The Daily Grind.
The alarm goes off.
I snuggle closer to my farmer.
These days have been so long and hard.
Winters grip is tight.
Wood is not burning.
I lay my hands on my farmers shoulder as he awakes and silently pray that all he touches today will have success.
He rises without a sound.
His day has begun.
It’s 3:15 am.
Before he heads to the barn he will make my coffee and bow his knee to the Giver of Life.
He will check the boiler here to make sure the fire is going strong.
Then and only then will he head to the barn.
Once there the daily grind may be similar, or more likely than not; different.
Any number of things could go wrong.
Or maybe they will go right.
No matter the case my farmer will persevere with a mostly positive attitude and the fortitude to conquer.
Dairy Farmers are an interesting breed.
There is no challenge that is too great.
They thrive on the words, “You can’t do that.”
Their tenacity for little sleep and innovation is remarkable.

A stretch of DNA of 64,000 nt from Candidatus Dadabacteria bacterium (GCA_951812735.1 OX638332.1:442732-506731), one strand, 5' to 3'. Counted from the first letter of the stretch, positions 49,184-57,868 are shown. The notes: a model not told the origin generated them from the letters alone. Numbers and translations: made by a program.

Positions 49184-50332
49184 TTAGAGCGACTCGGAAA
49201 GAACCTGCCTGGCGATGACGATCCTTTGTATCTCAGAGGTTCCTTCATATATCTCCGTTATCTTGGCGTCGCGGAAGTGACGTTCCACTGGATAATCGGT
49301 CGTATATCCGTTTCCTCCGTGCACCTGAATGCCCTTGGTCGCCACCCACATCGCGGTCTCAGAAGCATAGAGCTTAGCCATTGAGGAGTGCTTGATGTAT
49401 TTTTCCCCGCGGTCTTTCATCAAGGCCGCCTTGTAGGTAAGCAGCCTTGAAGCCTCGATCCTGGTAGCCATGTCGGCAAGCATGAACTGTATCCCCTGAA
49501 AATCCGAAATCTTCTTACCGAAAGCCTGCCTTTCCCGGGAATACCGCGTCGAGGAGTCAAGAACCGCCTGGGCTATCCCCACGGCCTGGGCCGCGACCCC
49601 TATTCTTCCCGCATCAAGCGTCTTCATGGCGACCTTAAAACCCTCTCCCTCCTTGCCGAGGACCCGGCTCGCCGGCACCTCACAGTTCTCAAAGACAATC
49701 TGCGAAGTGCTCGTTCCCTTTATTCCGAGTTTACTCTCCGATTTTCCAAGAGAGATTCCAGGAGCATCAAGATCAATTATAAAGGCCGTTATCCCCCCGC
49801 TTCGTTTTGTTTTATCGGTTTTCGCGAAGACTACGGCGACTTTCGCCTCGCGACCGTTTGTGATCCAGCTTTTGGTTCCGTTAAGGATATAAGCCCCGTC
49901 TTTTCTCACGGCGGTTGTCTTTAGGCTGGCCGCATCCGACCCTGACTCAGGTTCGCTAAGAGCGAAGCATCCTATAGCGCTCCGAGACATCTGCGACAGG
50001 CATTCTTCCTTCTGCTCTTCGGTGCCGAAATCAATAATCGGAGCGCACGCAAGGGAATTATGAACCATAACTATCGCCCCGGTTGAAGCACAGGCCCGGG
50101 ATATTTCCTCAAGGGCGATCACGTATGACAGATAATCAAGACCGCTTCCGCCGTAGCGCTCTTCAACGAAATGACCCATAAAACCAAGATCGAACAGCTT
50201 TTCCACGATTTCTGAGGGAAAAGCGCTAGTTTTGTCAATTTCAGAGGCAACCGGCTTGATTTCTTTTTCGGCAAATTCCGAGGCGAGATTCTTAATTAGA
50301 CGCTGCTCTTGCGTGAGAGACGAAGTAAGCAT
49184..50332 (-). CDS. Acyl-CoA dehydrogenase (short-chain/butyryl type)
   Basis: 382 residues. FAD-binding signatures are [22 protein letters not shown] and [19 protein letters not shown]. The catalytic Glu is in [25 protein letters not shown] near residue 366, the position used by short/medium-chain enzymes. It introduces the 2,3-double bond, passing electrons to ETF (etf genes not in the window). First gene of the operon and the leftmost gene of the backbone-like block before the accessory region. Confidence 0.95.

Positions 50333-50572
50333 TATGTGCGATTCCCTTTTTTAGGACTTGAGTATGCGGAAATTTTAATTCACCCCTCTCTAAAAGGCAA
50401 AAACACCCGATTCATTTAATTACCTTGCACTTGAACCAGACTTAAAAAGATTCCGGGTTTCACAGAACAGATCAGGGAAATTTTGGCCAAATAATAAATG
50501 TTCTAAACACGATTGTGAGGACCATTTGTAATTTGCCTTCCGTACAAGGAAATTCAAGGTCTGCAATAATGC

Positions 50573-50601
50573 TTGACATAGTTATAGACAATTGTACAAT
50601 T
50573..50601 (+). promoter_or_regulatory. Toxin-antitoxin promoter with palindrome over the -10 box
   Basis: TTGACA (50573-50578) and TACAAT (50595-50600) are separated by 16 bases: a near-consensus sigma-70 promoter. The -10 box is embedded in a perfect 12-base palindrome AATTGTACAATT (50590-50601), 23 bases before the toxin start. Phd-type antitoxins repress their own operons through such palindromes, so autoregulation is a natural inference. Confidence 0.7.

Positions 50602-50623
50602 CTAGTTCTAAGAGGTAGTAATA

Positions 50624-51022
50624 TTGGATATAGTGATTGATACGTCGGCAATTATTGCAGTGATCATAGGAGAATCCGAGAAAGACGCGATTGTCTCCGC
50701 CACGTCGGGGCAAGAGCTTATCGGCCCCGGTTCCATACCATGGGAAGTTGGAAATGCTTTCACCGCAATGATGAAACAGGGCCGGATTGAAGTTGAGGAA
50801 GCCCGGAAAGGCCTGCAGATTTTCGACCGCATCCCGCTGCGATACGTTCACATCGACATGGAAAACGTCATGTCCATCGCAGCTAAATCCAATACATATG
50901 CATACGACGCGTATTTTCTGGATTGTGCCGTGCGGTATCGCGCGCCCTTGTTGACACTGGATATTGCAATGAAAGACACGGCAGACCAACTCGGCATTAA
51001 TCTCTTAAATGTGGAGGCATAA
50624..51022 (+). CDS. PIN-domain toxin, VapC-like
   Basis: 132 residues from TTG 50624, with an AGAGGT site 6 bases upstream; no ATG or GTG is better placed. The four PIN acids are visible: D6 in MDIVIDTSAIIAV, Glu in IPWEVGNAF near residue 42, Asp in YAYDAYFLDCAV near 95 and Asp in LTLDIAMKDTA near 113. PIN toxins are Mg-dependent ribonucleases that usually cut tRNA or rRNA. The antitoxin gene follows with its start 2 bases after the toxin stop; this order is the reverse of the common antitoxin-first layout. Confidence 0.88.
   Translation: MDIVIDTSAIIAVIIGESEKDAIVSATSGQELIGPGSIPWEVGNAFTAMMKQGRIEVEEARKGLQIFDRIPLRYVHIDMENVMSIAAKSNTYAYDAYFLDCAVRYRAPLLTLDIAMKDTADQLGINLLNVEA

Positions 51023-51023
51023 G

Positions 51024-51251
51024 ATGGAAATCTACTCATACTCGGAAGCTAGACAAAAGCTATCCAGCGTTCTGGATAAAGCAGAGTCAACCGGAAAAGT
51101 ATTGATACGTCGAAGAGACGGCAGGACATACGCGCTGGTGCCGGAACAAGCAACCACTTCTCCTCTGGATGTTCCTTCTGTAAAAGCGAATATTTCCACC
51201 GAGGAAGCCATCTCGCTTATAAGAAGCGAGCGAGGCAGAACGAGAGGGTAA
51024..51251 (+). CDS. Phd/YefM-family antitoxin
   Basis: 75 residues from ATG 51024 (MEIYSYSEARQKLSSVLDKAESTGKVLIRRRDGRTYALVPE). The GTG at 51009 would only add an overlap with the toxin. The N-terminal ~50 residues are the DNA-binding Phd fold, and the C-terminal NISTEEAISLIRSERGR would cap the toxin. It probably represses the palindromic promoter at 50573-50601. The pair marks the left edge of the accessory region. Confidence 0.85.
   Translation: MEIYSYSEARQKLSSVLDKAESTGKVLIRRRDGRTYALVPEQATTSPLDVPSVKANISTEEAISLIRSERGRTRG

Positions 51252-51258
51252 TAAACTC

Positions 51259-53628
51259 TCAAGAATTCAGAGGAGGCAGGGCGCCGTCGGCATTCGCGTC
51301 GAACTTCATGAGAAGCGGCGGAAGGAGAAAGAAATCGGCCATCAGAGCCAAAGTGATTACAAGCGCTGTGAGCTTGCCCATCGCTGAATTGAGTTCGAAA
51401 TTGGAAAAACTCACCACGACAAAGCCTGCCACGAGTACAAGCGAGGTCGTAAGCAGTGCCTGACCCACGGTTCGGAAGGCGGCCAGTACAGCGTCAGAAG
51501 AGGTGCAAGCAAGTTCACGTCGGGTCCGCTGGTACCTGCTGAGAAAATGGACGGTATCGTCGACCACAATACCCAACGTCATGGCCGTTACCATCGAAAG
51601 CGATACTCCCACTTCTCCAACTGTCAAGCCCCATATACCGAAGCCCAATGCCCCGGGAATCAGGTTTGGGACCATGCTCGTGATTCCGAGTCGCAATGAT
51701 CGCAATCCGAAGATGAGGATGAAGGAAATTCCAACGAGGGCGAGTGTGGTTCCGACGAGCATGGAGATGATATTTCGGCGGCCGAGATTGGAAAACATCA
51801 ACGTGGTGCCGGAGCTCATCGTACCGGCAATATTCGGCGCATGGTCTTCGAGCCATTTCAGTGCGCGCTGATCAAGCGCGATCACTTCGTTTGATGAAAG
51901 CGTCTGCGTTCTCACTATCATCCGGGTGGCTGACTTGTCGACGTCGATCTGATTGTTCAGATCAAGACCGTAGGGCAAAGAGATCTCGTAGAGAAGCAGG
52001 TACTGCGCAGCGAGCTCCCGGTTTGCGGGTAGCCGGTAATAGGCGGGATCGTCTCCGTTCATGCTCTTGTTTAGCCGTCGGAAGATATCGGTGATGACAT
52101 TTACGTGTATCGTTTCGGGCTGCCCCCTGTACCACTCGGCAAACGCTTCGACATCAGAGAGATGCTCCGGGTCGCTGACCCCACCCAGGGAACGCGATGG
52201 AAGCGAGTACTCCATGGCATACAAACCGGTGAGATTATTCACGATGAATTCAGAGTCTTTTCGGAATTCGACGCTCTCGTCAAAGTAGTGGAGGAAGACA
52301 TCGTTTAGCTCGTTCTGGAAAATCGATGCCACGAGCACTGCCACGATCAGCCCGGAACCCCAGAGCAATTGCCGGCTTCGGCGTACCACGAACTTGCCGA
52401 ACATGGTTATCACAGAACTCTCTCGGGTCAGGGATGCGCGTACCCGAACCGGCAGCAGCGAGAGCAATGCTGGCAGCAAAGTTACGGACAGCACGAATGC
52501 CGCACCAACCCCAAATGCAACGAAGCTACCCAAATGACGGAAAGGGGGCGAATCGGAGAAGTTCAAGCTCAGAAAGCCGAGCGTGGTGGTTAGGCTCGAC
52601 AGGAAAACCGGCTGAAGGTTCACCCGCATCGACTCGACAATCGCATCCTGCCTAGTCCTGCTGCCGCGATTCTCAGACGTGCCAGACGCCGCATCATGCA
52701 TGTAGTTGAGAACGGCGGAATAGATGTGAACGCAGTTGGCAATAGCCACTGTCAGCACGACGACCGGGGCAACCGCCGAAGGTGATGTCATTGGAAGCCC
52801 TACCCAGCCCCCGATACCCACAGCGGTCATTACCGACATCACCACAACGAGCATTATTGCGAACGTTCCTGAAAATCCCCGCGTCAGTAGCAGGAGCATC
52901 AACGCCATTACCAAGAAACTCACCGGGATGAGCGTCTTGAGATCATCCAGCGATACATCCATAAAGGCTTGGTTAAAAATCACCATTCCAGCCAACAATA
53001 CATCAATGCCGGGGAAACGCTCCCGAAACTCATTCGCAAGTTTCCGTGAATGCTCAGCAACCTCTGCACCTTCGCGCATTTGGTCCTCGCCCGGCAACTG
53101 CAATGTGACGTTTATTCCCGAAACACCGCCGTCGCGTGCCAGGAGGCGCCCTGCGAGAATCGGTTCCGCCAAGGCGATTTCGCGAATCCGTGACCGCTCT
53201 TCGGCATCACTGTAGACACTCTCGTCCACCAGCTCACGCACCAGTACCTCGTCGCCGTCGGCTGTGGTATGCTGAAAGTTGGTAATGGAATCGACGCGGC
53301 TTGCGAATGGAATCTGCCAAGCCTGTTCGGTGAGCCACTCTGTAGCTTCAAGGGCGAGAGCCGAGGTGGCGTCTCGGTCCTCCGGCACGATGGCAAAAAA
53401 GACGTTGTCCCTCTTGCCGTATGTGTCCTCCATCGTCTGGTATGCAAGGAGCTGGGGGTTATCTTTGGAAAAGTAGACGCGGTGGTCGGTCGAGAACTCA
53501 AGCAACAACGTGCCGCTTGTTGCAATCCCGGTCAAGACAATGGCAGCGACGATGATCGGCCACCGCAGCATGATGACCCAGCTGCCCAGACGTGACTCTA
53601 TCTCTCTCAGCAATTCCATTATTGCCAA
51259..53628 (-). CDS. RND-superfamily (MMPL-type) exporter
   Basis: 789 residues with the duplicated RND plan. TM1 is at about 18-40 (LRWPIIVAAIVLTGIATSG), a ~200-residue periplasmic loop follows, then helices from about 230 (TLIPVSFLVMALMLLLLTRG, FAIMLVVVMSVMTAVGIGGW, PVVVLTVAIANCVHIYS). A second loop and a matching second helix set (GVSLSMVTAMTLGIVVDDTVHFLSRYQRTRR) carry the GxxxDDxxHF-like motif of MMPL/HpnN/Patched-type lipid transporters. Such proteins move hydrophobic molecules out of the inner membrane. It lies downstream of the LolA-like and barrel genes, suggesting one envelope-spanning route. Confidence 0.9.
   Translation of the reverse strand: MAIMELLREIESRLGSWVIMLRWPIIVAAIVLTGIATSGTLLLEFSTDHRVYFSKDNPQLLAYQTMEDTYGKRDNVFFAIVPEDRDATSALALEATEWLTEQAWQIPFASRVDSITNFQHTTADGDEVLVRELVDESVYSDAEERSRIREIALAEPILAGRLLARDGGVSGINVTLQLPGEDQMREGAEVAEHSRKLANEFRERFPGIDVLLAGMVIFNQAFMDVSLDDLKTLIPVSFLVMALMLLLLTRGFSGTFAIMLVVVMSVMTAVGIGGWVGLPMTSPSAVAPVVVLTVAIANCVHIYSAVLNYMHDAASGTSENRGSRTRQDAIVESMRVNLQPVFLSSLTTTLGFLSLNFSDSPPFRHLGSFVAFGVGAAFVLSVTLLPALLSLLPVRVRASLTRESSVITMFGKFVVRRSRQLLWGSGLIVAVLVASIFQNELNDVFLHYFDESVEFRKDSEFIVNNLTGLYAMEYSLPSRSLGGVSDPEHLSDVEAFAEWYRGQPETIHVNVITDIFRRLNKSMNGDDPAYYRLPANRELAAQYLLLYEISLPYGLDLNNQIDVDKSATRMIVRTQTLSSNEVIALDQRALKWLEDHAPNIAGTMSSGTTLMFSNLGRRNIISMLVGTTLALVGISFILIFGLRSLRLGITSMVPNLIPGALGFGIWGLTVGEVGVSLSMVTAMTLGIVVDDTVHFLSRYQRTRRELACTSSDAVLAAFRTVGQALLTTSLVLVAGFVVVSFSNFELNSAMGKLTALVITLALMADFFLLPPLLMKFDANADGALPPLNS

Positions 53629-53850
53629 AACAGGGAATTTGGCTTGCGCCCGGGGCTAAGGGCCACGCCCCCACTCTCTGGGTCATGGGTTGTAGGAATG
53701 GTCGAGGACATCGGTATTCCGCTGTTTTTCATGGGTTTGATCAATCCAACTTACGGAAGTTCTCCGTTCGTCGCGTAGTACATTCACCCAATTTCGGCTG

My farmers day continues with the necessary chores to care for our herd of dairy cows.
He will put their needs above his own.
He will set the Mixer wagon to mixing while he freshens the cows beds.
He often calls to check in during this time.
Just to say hi.
This is a skill he has learned.
My farmer is quiet by nature.
Actions are his words.
Unless he puts those words on paper.
Oh, how our relationship was forged through the written word; both Ancient and the lovely words he would write.
When the cows are fed and milking chores are done my farmer will head home for breakfast.
Our coffee buddy will join us.
Together we will hash out the schedule for that daily grind.
With our mugs filled with hot coffee, or hot chocolate in my farmers case, we consider the weather and the most important issues.
We don’t sit long these days.
It’s cold and there is much to do to keep this place running.
We are out of fire wood and almost out of feed.
Time is ticking.
It is almost our enemy.
Soon after, we all part ways.
The cows need more feed.
The heifers, dry cows and Highlands need to be checked on.
We may meet for lunch if there’s time.
If not I’ll see my farmer later in the evening.
Some nights we hold his dinner in the oven and he eats alone by the fire.
Relishing his quiet time.
But his day isn’t over.
He’ll head back to the barn at some point and check on every one.
He’ll push up the feed.
And then, only then, will he head home to catch a few hours of sleep before the alarm sounds again.
You will keep him in perfect peace,
Whose mind is stayed on You,
Because he trusts in You.